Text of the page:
Dan DeLion

Lives in United States Billings, USA, MT, United States
Works as a Photographer
Joined on May 6, 2008

Comments

Total: 74, showing: 1 – 20
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On article Opinion: the Sony a7 III could be the new Nikon D750 (1226 comments in total)
In reply to:

Dan DeLion: IMO, Sony has four problems: 1) poor ergonomics, 2) reliability issues, 3) design issues, 4) and short product lifecycles. Until the many problems involved in those issues are resolved, it is ridiculous to compare the fragile, clumsy, soon to be replace a7iii to a sturdy reliable camera such as the D750.

For the ill-informed Sony fanboys, I’ve shot over 275,000 cycles on two D750s with never a hiccup, never a shutdown, and never a drop of oil. That dead-on reliable shooting is done with bodies that have been dropped, kicked, frozen, fried, and rained upon.

If you don’t care whether you get the shot or not, Sony is an acceptable choice!

osv -Your referenced “err”message was traced back to the use of non-Nikon batteries. I’ve had a similar problem with non-Nikon batteries in Nikon grips. Should Nikon take responsibility for non-Nikon products?

A few very early D750s had very rare issue with the blackening of the AF module in the mirror box. I never met anyone who had any pictures with light banding at the top of the frame from that or any other issue. I bought my first D750 about three months after its introduction, it was a non-issue at that point.

There’s been ONE shutter issue that has been extended twice to additional serial numbers. Nikon’s excellent response is a free new shutter, free roundtrip shipping, and a one week turn around. My two D750s worked perfectly at all times. I did have Nikon replace one shutter at 40K and the other at 70K cycles. They worked perfectly before and after the replacements but, now I have new shutters. Both cameras look like they’ll easily go to 200,000 cycles.

Link | Posted on Apr 18, 2018 at 23:51 UTC
On article Opinion: the Sony a7 III could be the new Nikon D750 (1226 comments in total)

IMO, Sony has four problems: 1) poor ergonomics, 2) reliability issues, 3) design issues, 4) and short product lifecycles. Until the many problems involved in those issues are resolved, it is ridiculous to compare the fragile, clumsy, soon to be replace a7iii to a sturdy reliable camera such as the D750.

For the ill-informed Sony fanboys, I’ve shot over 275,000 cycles on two D750s with never a hiccup, never a shutdown, and never a drop of oil. That dead-on reliable shooting is done with bodies that have been dropped, kicked, frozen, fried, and rained upon.

If you don’t care whether you get the shot or not, Sony is an acceptable choice!

Link | Posted on Apr 18, 2018 at 17:42 UTC as 29th comment | 15 replies
On article Opinion: the Sony a7 III could be the new Nikon D750 (1226 comments in total)
In reply to:

osv: beware, nikon junk batteries can hurt you!

"Nikon Inc. is asking your cooperation in connection with a voluntary recall of certain lot numbers of its Nikon Model EN-EL15 rechargeable lithium-ion battery pack. The battery pack can experience a short circuit causing it to overheat and possibly causing the outside casing to become deformed, posing a potential hazard to consumers."
https://www.nikonusa.com/en/service-and-support/service-advisories/en-el15-rechargeable-li-ion-battery-pack-recall.html

Of all the Nikon batteries in all the world, seven batteries had swelling cases. With this year-old recall, Nikon is replacing all the possibly affected batteries. Sounds like GREAT customer service to me. You do know that Nikon does not make LION batteries?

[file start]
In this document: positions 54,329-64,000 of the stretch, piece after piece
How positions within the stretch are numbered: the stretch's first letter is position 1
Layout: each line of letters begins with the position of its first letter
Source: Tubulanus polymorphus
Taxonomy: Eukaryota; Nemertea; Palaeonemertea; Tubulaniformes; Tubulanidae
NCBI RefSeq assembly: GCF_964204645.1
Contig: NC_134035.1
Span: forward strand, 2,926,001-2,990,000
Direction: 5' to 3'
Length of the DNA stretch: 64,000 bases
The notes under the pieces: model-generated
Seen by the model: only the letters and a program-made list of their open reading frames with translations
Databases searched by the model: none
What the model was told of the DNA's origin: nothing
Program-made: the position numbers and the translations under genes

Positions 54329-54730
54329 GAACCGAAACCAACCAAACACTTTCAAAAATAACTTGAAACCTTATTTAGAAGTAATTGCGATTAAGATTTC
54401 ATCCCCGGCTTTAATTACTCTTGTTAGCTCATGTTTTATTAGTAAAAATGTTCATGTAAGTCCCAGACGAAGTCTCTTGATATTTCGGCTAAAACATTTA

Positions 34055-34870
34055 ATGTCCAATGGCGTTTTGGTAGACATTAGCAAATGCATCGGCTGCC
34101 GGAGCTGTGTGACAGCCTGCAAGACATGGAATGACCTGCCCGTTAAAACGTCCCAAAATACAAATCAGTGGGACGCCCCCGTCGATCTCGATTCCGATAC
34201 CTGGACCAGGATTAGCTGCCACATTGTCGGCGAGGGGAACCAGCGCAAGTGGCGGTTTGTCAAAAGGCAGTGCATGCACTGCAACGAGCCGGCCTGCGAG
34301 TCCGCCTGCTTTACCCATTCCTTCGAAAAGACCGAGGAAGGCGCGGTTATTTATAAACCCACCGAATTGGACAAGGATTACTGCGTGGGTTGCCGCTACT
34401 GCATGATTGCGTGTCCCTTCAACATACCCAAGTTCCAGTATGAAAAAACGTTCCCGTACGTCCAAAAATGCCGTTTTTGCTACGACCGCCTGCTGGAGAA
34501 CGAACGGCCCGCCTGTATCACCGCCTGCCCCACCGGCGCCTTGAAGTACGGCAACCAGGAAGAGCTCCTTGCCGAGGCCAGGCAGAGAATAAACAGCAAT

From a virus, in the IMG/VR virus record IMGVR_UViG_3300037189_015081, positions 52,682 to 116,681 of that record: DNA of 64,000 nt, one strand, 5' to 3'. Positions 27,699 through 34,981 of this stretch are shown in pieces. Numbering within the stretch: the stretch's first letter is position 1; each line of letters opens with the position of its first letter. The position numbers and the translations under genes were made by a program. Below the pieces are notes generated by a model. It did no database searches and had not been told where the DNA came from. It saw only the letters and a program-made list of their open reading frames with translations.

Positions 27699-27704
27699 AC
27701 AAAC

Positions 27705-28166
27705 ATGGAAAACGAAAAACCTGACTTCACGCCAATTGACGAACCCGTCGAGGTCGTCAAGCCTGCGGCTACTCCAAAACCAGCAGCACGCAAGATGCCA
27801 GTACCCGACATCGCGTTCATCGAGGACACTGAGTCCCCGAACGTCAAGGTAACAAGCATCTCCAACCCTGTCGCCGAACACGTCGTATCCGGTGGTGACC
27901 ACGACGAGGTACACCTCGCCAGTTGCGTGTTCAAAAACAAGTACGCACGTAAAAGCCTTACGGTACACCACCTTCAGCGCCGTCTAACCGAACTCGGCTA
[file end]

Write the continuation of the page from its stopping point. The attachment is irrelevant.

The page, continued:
Link | Posted on Apr 17, 2018 at 17:14 UTC
On article Opinion: the Sony a7 III could be the new Nikon D750 (1226 comments in total)
In reply to:

Dan DeLion: Sony makes fine cameras, I own three (RX100, RX100 mkii, RX10.) Whether their FF bodies are up to pro standards is really the question. The article is comparing the Sony to the D750. That Nikon is a sturdy workhorse capable of pro results all day long under all kinds of conditions. I wonder whether you can say that about the new Sony a7 iii?

I own 2 D750s (and 3 other Nikon bodies.) I’ve never had any oil spots and I don’t know of anyone who has. Obviously there may be someone who carelessly spilled oil on their 750s sensor but, that’s not Nikon’s problem.

As for the shutter replacements. I’ve never had a shutter failure, or any problems with a 750’s shutter. NikonUSA replaced one 750’s shutter at 40K cycles and the other shutter at 70K cycles. In neither case was there any shutter malfunction, but the replacement was free, Nikon paid for the shipping both ways, and the turnaround time was one week. So why not have it done? It’s interesting to note that NikonUSA’s service was performed on bodies bought in Sydney, Australia and Dubai.

I’ve dropped, kicked, frozen, dunked, and broiled 750 bodies with never a hiccup, never a problem. The question is, how rugged and reliable is the a7iii’s body. After reading the water resistant article (referenced above), I certainly know that moisture resistance a weak point.

Link | Posted on Apr 17, 2018 at 01:32 UTC
On article Opinion: the Sony a7 III could be the new Nikon D750 (1226 comments in total)

Sony makes fine cameras, I own three (RX100, RX100 mkii, RX10.) Whether their FF bodies are up to pro standards is really the question. The article is comparing the Sony to the D750. That Nikon is a sturdy workhorse capable of pro results all day long under all kinds of conditions. I wonder whether you can say that about the new Sony a7 iii?

Link | Posted on Apr 16, 2018 at 19:54 UTC as 59th comment | 5 replies
On article Opinion: the Sony a7 III could be the new Nikon D750 (1226 comments in total)
In reply to:

Dan DeLion: I don’t follow Sony closely, so I have a couple of questions.

Is the battery life still bad? I’ve heard pro’s say one needs four or five batteries for a day’s shooting.

Does the camera still readily over heat? I’ve talked to people who say the only way to have worry free shooting is to put the battery in an attached grip. Probably due to Sony making the body too small to dissipate heat.

How does the camera balance when using heavy glass?

Does the EVF still have delays when panning as do other Sony cameras?

Sony has a reputation for overly optimistic spec claims. Is that the case with this new camera?

Is the weather sealing as bad as reported?